public, especially adolescents and young adults, to be aware of and recognize symptoms of STDs; (d) motivate prompt health-care-seeking behaviors for symptoms of STDs; (e) ensure access to health care for STDs; (f) train clinicians in risk assessment and diagnosis of STDs; (g) provide access to, and laboratory capabilities for, STD testing; (h) train clinicians how to treat STDs, including use of syndromic treatment when laboratory tests are unavailable or results are pending; (i) make single-dose therapies available for clinicians to dispense directly to patients to ensure compliance; and (j) ensure treatment of sex partners exposed to STDs. The following discussion describes interventions at each of the steps designed to reduce exposure to STDs, reduce transmission to those exposed, and reduce duration of infection.

Reducing Exposure and Transmission

STDs result from exposure to infectious organisms through sexual contact with an infected individual. Risk factors for exposure include the frequency and type of one's sexual behaviors, use or nonuse of contraceptive methods that provide protection against transmission of STDs, and the likelihood that one's partner is infected. The same behavior (e.g., unprotected intercourse with a new partner) will carry very different levels of risk of transmission, depending on the likelihood of STDs in the social network from which one's partner is chosen. For example, individuals may engage in apparently high-risk behaviors but avoid an STD if their sex partners are not infected.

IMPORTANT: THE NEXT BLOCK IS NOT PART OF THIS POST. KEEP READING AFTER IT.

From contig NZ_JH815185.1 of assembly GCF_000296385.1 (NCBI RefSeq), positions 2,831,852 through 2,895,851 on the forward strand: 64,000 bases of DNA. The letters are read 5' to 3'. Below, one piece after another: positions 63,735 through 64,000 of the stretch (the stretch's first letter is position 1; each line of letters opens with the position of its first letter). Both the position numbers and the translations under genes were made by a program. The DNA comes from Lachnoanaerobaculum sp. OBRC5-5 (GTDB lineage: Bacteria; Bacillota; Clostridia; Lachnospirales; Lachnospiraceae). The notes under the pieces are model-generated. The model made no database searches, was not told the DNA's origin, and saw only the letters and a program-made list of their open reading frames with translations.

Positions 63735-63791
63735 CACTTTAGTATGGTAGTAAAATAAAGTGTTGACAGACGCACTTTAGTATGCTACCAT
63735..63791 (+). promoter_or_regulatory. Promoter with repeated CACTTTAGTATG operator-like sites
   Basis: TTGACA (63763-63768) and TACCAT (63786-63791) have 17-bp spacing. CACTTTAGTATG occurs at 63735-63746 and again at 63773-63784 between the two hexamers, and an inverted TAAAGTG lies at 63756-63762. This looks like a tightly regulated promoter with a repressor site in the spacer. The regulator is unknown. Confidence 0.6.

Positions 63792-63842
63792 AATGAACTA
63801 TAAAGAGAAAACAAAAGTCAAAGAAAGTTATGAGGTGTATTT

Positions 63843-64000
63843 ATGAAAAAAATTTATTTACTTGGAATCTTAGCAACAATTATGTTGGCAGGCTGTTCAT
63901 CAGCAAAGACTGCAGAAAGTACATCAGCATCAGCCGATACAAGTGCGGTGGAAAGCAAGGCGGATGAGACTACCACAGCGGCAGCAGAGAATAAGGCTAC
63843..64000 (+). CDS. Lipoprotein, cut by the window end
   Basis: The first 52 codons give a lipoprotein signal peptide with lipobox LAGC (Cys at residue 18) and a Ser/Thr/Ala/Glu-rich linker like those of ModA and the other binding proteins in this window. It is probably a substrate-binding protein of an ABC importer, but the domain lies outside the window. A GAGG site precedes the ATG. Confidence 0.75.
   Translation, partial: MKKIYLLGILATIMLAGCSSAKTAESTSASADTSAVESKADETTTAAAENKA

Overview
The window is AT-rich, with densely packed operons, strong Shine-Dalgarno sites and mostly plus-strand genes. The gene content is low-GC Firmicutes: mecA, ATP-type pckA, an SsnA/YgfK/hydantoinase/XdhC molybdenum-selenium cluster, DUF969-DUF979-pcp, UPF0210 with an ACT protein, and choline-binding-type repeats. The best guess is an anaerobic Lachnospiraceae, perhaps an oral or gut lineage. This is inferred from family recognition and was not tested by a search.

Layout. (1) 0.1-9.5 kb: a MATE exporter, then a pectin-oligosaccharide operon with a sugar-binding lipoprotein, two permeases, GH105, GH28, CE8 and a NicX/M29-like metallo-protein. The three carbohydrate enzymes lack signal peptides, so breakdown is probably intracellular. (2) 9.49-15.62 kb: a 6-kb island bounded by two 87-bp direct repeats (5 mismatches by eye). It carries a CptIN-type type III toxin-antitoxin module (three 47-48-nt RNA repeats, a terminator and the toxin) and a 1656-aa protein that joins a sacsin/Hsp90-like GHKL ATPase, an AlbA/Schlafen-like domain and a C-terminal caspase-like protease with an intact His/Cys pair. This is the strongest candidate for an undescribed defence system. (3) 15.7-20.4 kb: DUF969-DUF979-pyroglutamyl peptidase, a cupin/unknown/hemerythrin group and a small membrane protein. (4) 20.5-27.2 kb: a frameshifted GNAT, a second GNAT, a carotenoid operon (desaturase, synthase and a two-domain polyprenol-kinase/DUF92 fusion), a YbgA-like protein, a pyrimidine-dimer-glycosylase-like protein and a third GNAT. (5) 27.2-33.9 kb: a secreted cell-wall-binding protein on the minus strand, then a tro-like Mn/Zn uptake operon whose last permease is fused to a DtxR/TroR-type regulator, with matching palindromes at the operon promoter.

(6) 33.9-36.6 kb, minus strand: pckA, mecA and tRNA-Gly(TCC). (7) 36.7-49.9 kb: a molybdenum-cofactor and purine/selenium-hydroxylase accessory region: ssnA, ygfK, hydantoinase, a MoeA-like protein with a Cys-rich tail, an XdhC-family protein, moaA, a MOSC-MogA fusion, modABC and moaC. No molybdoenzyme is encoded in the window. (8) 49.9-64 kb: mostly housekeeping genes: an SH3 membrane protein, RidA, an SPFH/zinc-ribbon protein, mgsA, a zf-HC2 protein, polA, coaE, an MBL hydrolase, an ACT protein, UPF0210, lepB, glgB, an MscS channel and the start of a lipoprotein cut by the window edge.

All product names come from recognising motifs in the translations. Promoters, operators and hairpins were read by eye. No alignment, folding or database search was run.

An important strategy for reducing the rate of spread of STDs is to identify and treat infected individuals and their partners. However, it is necessary to supplement this approach with an understanding of how individual behaviors contribute to both exposure and transmission. This is especially important in the case of STDs for several reasons. First, medical treatment will not prevent transmission of some asymptomatic and incurable STDs, such as HIV infection and other viral STDs. For these diseases, initial exposure must be avoided to prevent infection. Second, reduction of STDs will be facilitated not only by secondary prevention through treatment of infected individuals but also by preventing initial infections. Therefore, prevention of most STDs requires modification of the behaviors that place individuals at risk.

In this section, the committee summarizes how individual factors influence exposure to and transmission of STDs. The committee then illustrates how individual factors affect condom use and summarizes behavioral and clinical methods for preventing exposure and reducing transmission of STDs.

Individual Factors

Many factors influence an individual's sexual behavior and risk for STDs. These factors include sexual and other behaviors, perception of risk, and personal

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